In art...it was really strange. All my life I've been unable to look at something that is framed in categories. So my first field was contemporary modern literature, novels and I did a theoritical thing, then some people said: "How do you know that you can generalize this to the other literature". I said: "Good question" . So I picked up another literature. I felt that has to be really remote, so I picked up biblical narrative because I thought that it was really different from the contemporary novels and I studied that. When I was working on the Bible, there were passages that I really didn't understand and all the scholars didn't understand them either and I saw all this hestitation in footnotes. You can see it in the footnotes that people really don't know what they are saying. And than I had almost a visions. I saw it, I saw what happened and it made sense, but the words were just used in a way that were slightly different from the expected. And then I realise that the reason, that I was able to see it, to see what have happened, is because I've seen paintings of those scenes. And then I look at the paintings by Rembrandt in particulary; I thought what a typical scholar we have here. He understands this text better than the scholars.And so I came interested in how visual representation is able to articulate differently what literature articulate in it's own medium. I could see that suplementarity and complementarity between the two and I started to look at paintings, drawings and etchings and it's ways of saying something. But they don't say it... how they do this? Well, they think. They come up with concepts and ideas and some day I became interested in art, and then I've wrote something about art, I wrote "Reading Rembrandt". But there is the one thing and where is the limit. And then I started to write about exchibitions. Somehow putting one painting next to another - changes it. And I saw cases in museums, when I thought: "Wow, you saw this painting somewhere in the book and it was this, now I see it next to this one and suddenly it has different possibility. Is not that it has a different meaning, but it has another possibilities of meaning. And so I became interested in exhibitions. And then I move back to the literature. And I read literature as painting and also photography. And I did this book on Proust, who is one of the great modernist authors, and I thought there's been a lot of literature writen commentaries on this writer because he is such big shoot. He is like yours Gombrowicz. But he is not understood as visual artist and so I wrote a book about literature as visual art. I was back, I made a circle. And then starting to make videos, is another way of saying: Well do I understand enough? What's behind the corner? - It always been my intellectual attitude: What am I not seeing? What am I not understanding, because I am limiting myself to do this field and so every step is a logical step.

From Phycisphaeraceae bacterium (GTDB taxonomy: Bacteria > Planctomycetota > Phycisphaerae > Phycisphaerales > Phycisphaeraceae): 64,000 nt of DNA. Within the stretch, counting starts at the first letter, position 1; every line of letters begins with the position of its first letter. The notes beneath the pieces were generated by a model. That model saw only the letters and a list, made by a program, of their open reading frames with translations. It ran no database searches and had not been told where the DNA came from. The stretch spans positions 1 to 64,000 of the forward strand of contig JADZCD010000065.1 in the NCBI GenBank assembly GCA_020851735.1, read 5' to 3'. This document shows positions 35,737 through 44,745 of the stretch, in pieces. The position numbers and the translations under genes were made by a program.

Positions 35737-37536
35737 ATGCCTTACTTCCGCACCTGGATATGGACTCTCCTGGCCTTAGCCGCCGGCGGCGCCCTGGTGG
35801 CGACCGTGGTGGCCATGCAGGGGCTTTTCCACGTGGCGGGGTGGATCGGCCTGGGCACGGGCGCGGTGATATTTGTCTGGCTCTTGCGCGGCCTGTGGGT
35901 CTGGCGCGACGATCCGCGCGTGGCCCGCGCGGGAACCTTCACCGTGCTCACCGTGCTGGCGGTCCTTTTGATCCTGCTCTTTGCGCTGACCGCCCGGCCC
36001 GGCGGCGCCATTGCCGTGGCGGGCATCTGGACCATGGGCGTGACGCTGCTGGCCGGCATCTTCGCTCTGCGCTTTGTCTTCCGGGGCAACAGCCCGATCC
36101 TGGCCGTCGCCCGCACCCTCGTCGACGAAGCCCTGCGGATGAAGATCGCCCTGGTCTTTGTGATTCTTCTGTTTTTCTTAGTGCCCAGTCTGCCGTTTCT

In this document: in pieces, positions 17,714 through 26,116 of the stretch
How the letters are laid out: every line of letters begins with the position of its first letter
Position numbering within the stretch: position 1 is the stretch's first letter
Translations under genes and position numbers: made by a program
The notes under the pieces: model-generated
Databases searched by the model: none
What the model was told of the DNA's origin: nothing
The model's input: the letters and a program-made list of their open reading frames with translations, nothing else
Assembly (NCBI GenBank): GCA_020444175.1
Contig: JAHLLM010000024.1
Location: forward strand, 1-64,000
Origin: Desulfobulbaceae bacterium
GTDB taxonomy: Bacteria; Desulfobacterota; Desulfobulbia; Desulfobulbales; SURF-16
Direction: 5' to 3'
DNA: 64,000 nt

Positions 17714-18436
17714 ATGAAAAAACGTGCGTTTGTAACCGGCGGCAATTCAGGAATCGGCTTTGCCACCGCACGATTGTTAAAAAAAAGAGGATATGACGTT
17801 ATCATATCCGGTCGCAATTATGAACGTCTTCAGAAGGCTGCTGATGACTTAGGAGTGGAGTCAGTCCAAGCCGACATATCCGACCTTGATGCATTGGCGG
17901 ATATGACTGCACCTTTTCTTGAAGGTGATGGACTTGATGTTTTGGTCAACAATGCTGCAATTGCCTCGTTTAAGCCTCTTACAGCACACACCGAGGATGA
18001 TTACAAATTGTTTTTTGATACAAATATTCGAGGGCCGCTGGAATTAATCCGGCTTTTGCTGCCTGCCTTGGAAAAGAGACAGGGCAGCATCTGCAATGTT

E. Ł.:Do you feel more like artist now?
No, but I started to do this ...I do, I'm begining to. I always resist it, because I think it's stupid category I think art is: just art is. It's like: making art. So I don't know if this is an art. Other people have to say if it this art. But at first I said no: "I'm a filmmaker", but that's also stupid category. You know I am not Passolini or Bertolucci, I am just me. I first started to do this as a way of doing research to understand things. For example first films I made, were commentaries about how people looking at art. Because I was very annoyed about experts on television explaining what it means and it has always historical explanations. So I thought I was interested in what people say in front of art work and when you ask them to respond to it. I just ask them. In the beginning I was explaining the painting and I hated it. Very soon I started to stay out of the picture. There was one painting in the Getty Museum: XVII century unknown painter about Jesus and I put a Jew, Protestant Christian and